This is an advanced course for computer science programming or computer engineering. It can also be used in an advanced math class for grades 11 and 12. The unit deals with different algorithms and problem solving techniques. Plus, it contains a lot of information about various kinds of sorting algorithms. Each lesson contains a problem set along with a solution set--useful for improving problem solving and testing skills. The basic prerequisites of the course are as follows: 1. Knowledge of any one programming language like (C, C++,Java) 2. Knowledge of Data Structures. 3. Optional: Discrete Mathematics.


  • Career & Technical Education > General
  • Career & Technical Education > Technology
  • Mathematics > General

Education Levels:

  • Grade 11
  • Grade 12
  • Higher Education
  • Graduate
  • Undergraduate-Upper Division
  • Undergraduate-Lower Division





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Creative Commons Attribution 3.0


Update Standards?

SCI.9-12.IE.1.a: Science

Select and use appropriate tools and technology (such as computer-linked probes, spreadsheets, and graphing calculators) to perform tests, collect data, analyze relationships, and display data.

SCI.9-12.IE.1.b: Science

Identify and communicate sources of unavoidable experimental error.

SCI.9-12.IE.1.g: Science

Recognize the usefulness and limitations of models and theories as scientific representations of reality.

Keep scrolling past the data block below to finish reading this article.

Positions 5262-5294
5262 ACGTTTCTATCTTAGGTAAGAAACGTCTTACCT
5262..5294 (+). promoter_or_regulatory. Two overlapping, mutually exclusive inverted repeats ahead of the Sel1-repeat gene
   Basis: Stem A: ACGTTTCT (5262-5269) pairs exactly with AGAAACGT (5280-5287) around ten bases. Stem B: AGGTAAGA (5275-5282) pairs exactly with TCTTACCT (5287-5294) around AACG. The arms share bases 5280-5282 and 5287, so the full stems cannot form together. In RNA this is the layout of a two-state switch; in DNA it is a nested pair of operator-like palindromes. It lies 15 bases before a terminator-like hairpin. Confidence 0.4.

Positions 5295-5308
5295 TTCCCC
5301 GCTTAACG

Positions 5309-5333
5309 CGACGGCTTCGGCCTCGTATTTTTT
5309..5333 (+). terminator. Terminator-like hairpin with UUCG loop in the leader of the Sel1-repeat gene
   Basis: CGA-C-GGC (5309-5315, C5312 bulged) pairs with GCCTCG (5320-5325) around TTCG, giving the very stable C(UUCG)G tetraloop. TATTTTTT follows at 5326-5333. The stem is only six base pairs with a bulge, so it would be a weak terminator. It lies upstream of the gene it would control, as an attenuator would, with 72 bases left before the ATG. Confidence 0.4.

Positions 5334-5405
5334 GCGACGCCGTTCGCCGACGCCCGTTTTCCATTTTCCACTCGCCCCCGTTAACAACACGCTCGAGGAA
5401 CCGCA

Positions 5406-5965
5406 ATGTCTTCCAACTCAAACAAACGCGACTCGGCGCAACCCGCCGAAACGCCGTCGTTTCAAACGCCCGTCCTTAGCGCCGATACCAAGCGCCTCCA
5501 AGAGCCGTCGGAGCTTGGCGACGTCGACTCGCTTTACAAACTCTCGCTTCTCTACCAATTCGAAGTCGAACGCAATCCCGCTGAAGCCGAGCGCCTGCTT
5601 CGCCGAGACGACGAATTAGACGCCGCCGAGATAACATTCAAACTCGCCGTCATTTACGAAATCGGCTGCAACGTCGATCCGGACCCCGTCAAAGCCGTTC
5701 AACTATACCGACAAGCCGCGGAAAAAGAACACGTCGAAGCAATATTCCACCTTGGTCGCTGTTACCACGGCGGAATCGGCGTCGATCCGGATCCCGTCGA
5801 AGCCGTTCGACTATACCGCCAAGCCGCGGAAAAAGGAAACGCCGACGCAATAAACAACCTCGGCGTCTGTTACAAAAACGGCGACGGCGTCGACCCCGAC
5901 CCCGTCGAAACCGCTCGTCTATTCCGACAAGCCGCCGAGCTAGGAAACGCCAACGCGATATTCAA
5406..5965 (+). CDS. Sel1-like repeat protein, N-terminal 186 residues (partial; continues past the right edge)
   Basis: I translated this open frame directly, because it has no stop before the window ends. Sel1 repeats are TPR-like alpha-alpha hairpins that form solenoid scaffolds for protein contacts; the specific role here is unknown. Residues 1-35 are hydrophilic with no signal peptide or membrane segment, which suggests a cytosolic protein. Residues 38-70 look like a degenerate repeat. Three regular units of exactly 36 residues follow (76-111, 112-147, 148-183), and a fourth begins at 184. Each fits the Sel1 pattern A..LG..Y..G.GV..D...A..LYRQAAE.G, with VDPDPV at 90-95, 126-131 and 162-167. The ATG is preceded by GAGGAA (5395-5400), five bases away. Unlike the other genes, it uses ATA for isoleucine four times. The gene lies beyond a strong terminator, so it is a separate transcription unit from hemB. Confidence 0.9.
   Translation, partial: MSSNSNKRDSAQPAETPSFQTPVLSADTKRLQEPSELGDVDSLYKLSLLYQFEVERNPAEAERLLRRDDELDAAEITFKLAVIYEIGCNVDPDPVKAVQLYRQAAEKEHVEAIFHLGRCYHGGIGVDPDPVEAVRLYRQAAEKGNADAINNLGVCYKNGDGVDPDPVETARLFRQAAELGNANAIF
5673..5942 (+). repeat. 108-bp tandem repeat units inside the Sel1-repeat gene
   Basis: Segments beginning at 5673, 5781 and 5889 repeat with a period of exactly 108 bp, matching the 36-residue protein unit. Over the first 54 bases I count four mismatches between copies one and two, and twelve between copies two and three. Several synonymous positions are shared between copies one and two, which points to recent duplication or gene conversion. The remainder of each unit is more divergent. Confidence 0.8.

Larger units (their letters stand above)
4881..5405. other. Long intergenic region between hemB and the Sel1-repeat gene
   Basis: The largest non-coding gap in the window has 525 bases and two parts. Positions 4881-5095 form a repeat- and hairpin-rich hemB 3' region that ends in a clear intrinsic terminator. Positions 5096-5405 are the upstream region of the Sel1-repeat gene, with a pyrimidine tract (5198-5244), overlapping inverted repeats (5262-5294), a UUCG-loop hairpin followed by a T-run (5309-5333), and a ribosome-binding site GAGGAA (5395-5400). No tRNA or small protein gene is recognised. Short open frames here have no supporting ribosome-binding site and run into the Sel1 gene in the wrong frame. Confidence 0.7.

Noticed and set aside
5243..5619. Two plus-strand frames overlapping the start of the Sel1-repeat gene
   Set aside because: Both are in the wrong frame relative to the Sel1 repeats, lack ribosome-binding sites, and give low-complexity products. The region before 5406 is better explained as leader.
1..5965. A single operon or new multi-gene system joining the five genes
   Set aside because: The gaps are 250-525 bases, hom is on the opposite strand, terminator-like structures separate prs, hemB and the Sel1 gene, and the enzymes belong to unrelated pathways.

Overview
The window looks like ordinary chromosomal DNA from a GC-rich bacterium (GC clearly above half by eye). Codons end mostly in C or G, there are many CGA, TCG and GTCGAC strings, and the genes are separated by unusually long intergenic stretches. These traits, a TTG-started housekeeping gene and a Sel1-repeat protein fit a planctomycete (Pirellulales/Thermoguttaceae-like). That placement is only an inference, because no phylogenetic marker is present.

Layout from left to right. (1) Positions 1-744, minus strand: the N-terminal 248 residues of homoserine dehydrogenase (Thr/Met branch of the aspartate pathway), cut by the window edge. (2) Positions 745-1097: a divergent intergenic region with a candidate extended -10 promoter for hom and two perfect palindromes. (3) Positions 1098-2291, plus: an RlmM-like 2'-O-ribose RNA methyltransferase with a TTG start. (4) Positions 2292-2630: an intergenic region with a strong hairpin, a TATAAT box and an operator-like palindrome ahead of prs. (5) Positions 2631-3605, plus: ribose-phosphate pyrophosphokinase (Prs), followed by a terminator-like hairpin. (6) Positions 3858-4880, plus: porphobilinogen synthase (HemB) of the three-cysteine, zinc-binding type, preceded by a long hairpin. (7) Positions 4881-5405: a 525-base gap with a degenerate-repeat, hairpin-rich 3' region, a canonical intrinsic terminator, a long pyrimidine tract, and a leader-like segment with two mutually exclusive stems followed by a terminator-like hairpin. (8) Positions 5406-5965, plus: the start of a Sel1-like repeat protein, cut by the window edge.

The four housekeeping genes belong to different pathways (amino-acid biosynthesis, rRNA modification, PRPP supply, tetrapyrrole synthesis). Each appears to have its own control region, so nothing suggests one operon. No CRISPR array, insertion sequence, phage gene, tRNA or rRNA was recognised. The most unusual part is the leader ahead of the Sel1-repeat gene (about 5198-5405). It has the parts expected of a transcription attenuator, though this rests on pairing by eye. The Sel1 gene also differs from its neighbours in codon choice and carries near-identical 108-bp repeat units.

SCI.9-12.IE.1.l: Science

Analyze situations and solve problems that require combining and applying concepts from more than one area of science.

MA.D.1.4.1: Mathematics

describes, analyzes, and generalizes relationships, patterns, and functions using words, symbols, variables, tables, and graphs.

MA.D.1.4.2: Mathematics

determines the impact when changing parameters of given functions.

SC.H.3.4.1: Science

knows that performance testing is often conducted using small-scale models, computer simulations, or analogous systems to reduce the chance of system failure.

SC.H.3.4.6: Science

knows that scientific knowledge is used by those who engage in design and technology to solve practical problems, taking human values and limitations into account.

MA.9-12.MA.912.A.10.1: Mathematics

Use a variety of problem-solving strategies, such as drawing a diagram, making a chart, guessing- and-checking, solving a simpler problem, writing an equation, working backwards, and creating a table.

MA.9-12.MA.912.A.10.2: Mathematics

Decide whether a solution is reasonable in the context of the original situation.

MA.9-12.MA.912.D.1.1: Mathematics

Use recursive and iterative thinking to solve problems, including identification of patterns, population growth and decline, and compound interest.
Curriki Rating
On a scale of 0 to 3
On a scale of 0 to 3

This resource was reviewed using the Curriki Review rubric and received an overall Curriki Review System rating of 2, as of 2009-07-17.

Component Ratings:

Technical Completeness: 2
Content Accuracy: 2
Appropriate Pedagogy: 0

Reviewer Comments:

This introduction can be found. However, it should be noted that the title tab is misspelled, which may make it difficult to locate in a search. The history of the algorithm is concise and factual. There are two examples for the use of algorithm which are "real-world" and may relate to students, particularly those in metropolis or suburban areas. Because this unit is an introduction, there is no pedagogy. However, graphic organizers could be of benefit if used by the teacher. A KWL or T-chart maybe the best graphic organizers to utilize with this topic. A visual cue or picture of an algorithm is suggested.

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